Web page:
Businesses increasingly rely on artificial intelligence (AI) systems to make decisions that can significantly affect individual rights, human safety, and critical business operations. But how do these models derive their conclusions? What data do they use? And can we trust the results?
Addressing these questions is the essence of “explainability,” and getting it right is becoming essential. While many companies have begun adopting basic tools to understand how and why AI models render their insights, unlocking the full value of AI requires a comprehensive strategy. Our research finds that companies seeing the biggest bottom-line returns from AI—those that attribute at least 20 percent of EBIT to their use of AI—are more likely than others to follow best practices that enable explainability.1 Further, organizations that establish digital trust among consumers through practices such as making AI explainable are more likely to see their annual revenue and EBIT grow at rates of 10 percent or more.2
Even as explainability gains importance, it is becoming significantly harder. Modeling techniques that today power many AI applications, such as deep learning and neural networks, are inherently more difficult for humans to understand. For all the predictive insights AI can deliver, advanced machine learning engines often remain a black box. The solution isn’t simply finding better ways to convey how a system works; rather, it’s about creating tools and processes that can help even the deep expert understand the outcome and then explain it to others.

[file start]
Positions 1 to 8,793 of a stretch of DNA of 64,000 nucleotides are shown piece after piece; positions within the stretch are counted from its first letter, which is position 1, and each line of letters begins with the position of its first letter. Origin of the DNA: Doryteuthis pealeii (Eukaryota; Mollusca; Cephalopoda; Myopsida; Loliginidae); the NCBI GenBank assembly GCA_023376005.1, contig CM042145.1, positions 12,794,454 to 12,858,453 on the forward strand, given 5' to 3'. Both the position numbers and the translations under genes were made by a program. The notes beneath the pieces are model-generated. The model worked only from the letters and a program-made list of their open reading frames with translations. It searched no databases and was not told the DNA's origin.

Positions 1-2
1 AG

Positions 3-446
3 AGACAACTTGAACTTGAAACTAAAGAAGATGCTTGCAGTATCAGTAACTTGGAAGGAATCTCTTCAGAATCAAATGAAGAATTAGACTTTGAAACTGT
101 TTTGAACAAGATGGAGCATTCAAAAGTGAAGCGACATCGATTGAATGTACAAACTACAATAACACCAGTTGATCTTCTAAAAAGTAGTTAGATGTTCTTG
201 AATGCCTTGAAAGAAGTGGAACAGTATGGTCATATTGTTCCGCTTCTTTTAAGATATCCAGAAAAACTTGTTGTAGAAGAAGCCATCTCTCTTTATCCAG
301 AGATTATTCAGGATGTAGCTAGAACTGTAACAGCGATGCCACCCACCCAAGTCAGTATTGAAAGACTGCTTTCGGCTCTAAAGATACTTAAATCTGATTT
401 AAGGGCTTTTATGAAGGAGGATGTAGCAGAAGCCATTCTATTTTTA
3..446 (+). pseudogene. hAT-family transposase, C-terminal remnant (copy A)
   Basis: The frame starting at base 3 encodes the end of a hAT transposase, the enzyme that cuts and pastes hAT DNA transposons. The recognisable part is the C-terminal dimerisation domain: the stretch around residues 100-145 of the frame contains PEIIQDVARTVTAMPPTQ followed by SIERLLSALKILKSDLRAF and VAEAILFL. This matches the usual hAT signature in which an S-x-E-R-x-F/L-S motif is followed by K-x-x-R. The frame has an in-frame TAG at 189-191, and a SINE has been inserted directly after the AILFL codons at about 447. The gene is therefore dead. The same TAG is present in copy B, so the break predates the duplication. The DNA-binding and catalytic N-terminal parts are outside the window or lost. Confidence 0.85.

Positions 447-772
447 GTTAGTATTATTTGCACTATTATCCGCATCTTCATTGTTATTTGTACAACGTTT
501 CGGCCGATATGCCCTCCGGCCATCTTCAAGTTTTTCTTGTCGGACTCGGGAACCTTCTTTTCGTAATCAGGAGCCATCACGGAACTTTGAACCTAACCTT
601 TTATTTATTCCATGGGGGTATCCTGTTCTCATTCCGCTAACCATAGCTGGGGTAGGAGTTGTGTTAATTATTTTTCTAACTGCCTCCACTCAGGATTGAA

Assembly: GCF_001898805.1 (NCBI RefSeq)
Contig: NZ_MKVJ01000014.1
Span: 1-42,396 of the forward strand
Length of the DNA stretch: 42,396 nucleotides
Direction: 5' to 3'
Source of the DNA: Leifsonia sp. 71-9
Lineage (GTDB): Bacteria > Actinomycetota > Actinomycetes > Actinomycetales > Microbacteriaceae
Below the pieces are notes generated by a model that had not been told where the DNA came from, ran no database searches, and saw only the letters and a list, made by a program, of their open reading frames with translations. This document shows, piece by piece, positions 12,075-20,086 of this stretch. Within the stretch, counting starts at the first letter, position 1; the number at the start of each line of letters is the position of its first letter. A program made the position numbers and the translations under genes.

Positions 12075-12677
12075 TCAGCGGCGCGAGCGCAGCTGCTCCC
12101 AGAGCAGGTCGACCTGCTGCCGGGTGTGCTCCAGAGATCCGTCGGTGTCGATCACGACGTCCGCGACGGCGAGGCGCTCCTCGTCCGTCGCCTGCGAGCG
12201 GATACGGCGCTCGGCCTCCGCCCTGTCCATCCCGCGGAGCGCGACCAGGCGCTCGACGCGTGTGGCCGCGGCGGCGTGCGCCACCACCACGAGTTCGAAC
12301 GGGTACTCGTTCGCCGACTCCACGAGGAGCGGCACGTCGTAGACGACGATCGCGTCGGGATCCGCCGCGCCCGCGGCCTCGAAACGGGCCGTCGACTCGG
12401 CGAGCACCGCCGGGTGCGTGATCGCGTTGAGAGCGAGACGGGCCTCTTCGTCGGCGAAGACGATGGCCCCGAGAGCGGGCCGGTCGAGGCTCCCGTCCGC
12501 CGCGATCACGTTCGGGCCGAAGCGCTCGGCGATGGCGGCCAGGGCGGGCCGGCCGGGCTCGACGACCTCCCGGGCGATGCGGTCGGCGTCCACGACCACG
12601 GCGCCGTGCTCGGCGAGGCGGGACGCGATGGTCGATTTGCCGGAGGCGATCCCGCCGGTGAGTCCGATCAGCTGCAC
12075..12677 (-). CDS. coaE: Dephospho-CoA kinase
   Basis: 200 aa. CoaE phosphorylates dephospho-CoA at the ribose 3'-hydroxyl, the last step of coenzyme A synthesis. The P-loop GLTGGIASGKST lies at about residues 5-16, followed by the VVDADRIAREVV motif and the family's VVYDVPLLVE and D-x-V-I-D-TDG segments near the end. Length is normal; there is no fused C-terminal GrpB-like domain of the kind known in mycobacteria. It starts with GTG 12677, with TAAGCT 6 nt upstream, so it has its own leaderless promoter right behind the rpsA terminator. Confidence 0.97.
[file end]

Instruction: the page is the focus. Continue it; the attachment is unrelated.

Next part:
To shed light on these systems and meet the needs of customers, employees, and regulators, organizations need to master the fundamentals of explainability. Gaining that mastery requires establishing a governance framework, putting in place the right practices, and investing in the right set of tools.
What makes explainability challenging
Explainability is the capacity to express why an AI system reached a particular decision, recommendation, or prediction. Developing this capability requires understanding how the AI model operates and the types of data used to train it. That sounds simple enough, but the more sophisticated an AI system becomes, the harder it is to pinpoint exactly how it derived a particular insight. AI engines get “smarter” over time by continually ingesting data, gauging the predictive power of different algorithmic combinations, and updating the resulting model. They do all this at blazing speeds, sometimes delivering outputs within fractions of a second.
Disentangling a first-order insight and explaining how the AI went from A to B might be relatively easy. But as AI engines interpolate and reinterpolate data, the insight audit trail becomes harder to follow.
Complicating matters, different consumers of the AI system’s data have different explainability needs. A bank that uses an AI engine to support credit decisions will need to provide consumers who are denied a loan with a reason for that outcome. Loan officers and AI practitioners might need even more granular information to help them understand the risk factors and weightings used in rendering the decision to ensure the model is tuned optimally. And the risk function or diversity office may need to confirm that the data used in the AI engine are not biased against certain applicants. Regulators and other stakeholders also will have specific needs and interests. READ MORE
By Liz Grennan, Andreas Kremer, Alex Singla, and Peter Zipparo
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